An open Bible and a cup of coffee.

But the God of all grace, who hath called us unto his eternal glory by Christ Jesus, after that ye have suffered a while, make you perfect, stablish, strengthen, settle you.”
(1 Peter 5:10)

There is a funny irony to God’s call on my life. Though 99% of my work involves communication, both verbal and written, I often find myself committing grammar errors. What’s more, I can re-read my written material many times over and not see the glaring typos in the text. I know I am not alone in this; many folks have trouble editing their own work. When I think of these types of human limitations and imperfections, I marvel that the Bible has come down to us as perfectly as it has. There is no question that the Bible has not undergone substantial revision over its lengthy transmissional history. The discovery of the Dead Sea Scrolls has proven this beyond a shadow of a doubt with respect to the Old Testament. Turning our attention to the New Testament, we see that it is easily the best-attested literary work in history, boasting nearly 25,000 ancient copies which we are invited to collate and compare to one another. Added to this, we have hundreds of thousands of quotations from the New Testament in the writings of the early church fathers. Surely God has made good on His promise to preserve His word (Isaiah 40:8; Matthew 24:45; Mark 13:31; 1 Peter 1:24-25). Incredibly, God has chosen to accomplish this great feat through the agency of imperfect, error-prone people. No doubt, the strong scriptural warnings about mishandling the sacred text contributed to the seriousness with which the scribes did their work (Deuteronomy 4:2; 12:32; Proverbs 30:6; 2 Peter 3:15-16; Revelation 22:18-19). Even so, we must admit that the amazing preservation of the Scriptures through the ages calls for something more than human effort as an explanation. Nothing short of the mysterious, supernatural, guiding hand of God can account for the perfect Bible we have today. The fact that God chooses to get important things done on the earth using weak, imperfect, error-prone agents like ourselves ought to be very encouraging. It demonstrates not only the greatness of God in terms of wisdom and power, but in terms of His care and concern for us. The word, after all, was given to bless us spiritually, making us “wise unto salvation” (2 Timothy 3:15). Beyond that, the word is intended to bless us mentally and emotionally; in learning the Scriptures, God intends that we acquire the triple blessing of patience, comfort, and hope (Romans 15:4). In the present dispensation, God is pleased to use simple people like ourselves to accomplish His great work on the earth (1 Corinthians 1:26-29). In so doing man is put in his place, and God receives the glory. One day, perhaps not too distant, our present imperfectness will be swallowed up in flawless perfection (1 Corinthians 15:51-53). At long last we will be like the Blessed Redeemer Himself (1 John 3:1-3). Praise God and Maranatha!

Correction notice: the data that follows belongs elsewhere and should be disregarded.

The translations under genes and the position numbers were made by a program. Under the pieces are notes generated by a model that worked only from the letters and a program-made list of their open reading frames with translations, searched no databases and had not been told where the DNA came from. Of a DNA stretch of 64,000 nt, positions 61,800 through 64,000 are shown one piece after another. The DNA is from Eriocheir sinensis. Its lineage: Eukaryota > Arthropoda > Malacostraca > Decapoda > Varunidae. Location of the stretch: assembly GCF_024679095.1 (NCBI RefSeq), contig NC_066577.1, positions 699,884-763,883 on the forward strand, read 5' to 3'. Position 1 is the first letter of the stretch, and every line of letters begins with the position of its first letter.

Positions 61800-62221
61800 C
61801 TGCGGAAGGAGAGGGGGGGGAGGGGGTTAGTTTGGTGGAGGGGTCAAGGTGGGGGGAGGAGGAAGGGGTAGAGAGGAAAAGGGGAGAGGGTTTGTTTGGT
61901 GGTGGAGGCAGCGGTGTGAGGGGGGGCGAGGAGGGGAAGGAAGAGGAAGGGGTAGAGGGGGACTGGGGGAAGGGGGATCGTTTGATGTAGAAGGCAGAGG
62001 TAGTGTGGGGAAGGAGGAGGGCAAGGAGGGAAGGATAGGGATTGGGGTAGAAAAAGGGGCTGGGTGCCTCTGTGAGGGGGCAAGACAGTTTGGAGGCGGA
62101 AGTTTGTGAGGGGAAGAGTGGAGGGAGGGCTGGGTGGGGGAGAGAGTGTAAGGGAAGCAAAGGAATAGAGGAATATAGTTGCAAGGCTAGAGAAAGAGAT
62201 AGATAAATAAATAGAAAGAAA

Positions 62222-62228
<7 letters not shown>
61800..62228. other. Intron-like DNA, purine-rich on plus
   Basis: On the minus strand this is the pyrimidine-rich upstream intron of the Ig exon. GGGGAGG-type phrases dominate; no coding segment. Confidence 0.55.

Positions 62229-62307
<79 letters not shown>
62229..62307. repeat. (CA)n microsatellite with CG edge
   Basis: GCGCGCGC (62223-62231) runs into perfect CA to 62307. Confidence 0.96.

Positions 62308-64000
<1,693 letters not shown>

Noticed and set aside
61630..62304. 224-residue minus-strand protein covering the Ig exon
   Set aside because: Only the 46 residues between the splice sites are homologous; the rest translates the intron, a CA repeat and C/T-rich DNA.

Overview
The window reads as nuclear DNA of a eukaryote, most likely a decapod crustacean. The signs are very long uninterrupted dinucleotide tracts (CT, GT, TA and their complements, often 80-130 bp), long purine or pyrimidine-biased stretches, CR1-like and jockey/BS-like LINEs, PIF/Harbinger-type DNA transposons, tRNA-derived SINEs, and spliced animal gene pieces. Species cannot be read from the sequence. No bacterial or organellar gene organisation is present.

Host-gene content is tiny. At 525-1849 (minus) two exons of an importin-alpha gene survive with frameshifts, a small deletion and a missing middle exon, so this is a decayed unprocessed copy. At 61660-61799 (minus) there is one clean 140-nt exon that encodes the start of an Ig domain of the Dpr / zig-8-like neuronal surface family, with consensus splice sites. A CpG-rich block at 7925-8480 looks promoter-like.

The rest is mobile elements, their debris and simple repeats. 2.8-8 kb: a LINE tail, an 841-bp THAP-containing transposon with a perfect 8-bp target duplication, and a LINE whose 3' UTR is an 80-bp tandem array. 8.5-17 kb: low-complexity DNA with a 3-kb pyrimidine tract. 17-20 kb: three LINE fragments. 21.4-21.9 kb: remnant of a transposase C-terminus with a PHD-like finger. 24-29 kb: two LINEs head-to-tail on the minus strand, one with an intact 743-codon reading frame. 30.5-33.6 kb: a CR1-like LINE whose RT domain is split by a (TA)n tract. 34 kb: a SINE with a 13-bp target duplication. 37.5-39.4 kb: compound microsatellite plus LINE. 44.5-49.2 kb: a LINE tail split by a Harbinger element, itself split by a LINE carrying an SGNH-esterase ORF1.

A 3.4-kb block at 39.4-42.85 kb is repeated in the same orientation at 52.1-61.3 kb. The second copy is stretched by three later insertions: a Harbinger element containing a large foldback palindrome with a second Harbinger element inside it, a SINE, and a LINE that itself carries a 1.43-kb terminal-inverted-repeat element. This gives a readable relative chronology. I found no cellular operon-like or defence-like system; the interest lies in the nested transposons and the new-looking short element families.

God bless,

pastor john